The rainbow-colored pedestrian lanes launched by Manila City Mayor Isko Moreno drew some criticisms from the online community who argued that the city could have pursued more “concrete” actions toward protecting members of the LGBTQ community from discrimination.
The colorful pedestrian lanes are located at the corner of Arroceros and Natividad streets, an intersection that leads to the Liwasang Bonifacio and a mall.
Moreno earlier vowed that the Manila City government will support the LGBTQ community through its policies.
“Pinangako ko sa LGBTQ society that we just want to show you in our own little way how sensitive we are with your plight,” he said in a Facebook live video, as quoted by reports.
“We want to make you feel that you are part of the society with regard to the policy of the city government of Manila. Excited po ako para sa inyo,” Moreno added.
The local chief executive said he is planning to put more rainbow-colored pedestrian lanes in Manila.
Some Filipinos on social media, however, said he should work on crafting more “concrete actions” against discrimination instead of focusing on aesthetics.
A Twitter user pointed out that an “actual anti-discrimination ordinance” would be “better” than rainbow-painted pedestrian lanes.
What can a rainbow pedestrian actually do? Will that stop discrimination against the LGBT community?
You know what is better than a rainbow pedestrian? An actual anti-discrimination ordinance in Manila. https://t.co/QQin24GzZE
— #EndFRV (@psychokenetics) October 27, 2019
An LGBTQ member added that she would appreciate it if Moreno would enforce an anti-discrimination ordinance in the city to protect LGBTQ rights in schools and workplaces.
“‘Di namin kailangan ng rainbow pedestrian lane. Ang kailangan namin ay ma-recognize ang aming mga karapatang pantao sa lipunang ito,” she said in another tweet.
Manila is not the first city to have shown its support on the LGBTQ community through rainbow-colored pedestrian lanes.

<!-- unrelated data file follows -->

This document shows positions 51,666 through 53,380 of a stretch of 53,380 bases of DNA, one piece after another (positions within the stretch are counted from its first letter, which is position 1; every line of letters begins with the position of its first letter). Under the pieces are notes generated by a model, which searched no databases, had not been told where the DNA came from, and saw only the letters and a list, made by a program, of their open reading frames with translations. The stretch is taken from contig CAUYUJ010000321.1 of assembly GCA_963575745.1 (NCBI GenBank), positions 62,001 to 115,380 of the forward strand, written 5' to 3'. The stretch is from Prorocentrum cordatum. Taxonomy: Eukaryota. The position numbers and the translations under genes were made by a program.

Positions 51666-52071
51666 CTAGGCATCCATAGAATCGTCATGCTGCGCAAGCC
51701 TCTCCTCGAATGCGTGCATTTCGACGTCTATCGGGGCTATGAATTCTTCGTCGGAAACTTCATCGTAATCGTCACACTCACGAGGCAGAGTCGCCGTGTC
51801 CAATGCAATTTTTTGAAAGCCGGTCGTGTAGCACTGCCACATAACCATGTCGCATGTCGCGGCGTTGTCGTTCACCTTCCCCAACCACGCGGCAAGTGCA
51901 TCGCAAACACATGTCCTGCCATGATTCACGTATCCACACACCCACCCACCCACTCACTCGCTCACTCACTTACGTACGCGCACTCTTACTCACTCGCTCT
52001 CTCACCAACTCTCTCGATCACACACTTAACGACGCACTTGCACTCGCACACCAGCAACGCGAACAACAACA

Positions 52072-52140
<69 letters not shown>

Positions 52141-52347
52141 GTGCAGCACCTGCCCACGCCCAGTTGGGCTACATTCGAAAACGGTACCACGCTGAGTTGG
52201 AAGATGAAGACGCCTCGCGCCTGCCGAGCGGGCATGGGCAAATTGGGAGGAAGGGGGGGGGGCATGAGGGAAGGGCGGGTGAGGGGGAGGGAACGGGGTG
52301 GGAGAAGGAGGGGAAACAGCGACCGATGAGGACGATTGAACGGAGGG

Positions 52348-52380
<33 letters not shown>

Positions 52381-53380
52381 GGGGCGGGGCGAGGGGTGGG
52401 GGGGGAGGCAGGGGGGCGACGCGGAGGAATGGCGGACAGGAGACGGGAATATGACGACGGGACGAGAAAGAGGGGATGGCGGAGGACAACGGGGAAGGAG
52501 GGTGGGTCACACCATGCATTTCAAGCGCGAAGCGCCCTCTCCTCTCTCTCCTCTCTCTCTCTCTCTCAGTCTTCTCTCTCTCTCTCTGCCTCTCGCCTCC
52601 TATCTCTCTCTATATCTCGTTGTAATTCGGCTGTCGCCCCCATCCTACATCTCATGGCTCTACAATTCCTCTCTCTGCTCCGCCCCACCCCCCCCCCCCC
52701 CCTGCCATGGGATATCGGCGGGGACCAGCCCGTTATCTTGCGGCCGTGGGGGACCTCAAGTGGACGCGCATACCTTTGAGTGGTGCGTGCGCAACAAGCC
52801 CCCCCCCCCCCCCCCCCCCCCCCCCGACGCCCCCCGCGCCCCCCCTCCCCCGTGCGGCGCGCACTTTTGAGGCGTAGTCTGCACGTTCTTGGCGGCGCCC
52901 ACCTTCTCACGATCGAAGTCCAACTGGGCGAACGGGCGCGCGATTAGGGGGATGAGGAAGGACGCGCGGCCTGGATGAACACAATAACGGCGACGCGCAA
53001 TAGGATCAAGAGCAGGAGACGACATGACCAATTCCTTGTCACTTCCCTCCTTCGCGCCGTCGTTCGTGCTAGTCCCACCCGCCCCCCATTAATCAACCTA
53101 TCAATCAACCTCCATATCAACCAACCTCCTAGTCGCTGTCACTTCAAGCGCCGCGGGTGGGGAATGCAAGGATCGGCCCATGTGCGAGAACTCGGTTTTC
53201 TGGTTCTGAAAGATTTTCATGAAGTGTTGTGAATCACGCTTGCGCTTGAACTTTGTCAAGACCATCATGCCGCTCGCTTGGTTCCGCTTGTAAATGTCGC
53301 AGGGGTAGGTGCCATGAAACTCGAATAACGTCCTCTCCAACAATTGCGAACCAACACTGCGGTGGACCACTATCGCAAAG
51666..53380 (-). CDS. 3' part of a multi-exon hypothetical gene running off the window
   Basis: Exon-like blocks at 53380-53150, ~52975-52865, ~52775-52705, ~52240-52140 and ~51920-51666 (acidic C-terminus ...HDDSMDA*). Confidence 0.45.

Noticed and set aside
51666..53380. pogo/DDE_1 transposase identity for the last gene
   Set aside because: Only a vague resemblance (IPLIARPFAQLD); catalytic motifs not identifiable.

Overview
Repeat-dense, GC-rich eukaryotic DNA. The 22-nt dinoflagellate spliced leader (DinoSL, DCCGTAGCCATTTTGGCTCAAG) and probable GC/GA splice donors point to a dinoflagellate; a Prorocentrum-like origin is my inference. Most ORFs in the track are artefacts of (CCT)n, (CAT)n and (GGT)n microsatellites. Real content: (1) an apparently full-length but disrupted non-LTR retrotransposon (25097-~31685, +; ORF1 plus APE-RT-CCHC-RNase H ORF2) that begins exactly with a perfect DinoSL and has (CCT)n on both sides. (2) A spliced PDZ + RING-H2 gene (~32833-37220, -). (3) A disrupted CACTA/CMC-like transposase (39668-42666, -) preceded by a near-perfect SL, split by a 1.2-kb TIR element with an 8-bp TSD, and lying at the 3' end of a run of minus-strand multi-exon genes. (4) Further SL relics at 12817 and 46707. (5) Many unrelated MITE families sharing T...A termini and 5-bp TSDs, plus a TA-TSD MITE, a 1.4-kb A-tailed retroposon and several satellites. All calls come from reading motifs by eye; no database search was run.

Quezon City, one of the first cities in the metro to actually establish a gender-fair ordinance, painted its pedestrian lanes in the color of the community’s symbolic colors last year to celebrate Pride Month.
A few months ago, a municipality in Eastern Samar also had its pedestrian lane along a national highway painted in rainbow colors through the initiative of San Julian Pride Advocacy Group.
In 2015, Mandaue City launched what was considered the first rainbow-colored pedestrian lane in Barangay Subangdako in support of the LGBTQ community.
While Manila does not have any anti-discrimination ordinance on the LGBTQ community yet, its city chief promised the capital city will have its own Pride March and Festival in 2020.
In a report by Manila Bulletin’s MB Life last June, Moreno said he wanted the celebration to “pick up” from how foreign cities such as San Francisco, New York and Amsterdam commemorate it.
The mentioned cities celebrate Pride Month through colorful parades and street and dance parties, among others.
Moreno also said that he wanted more LGBTQ members to be part of Manila’s city government.
“Some [members of the LGBTQ community], at the very least, are going to be part of the city government of Manila. They will be part of policy-making, governance, and so on,” he said.
Moreno in a more recent interview also urged Congress to pass the Sexual Orientation and Gender Identity and Expression equality bill that seeks to criminalize discrimination against LGBTQ members.
Sen. Risa Hontiveros, the principal author of the bill, argued it is the “best policy tool” to acknowledge their rights and offer protection against gender-based harassment and violence.
However, some lawmakers are still reluctant about its passage as they sought clarification of what acts constitute “discriminatory practices.”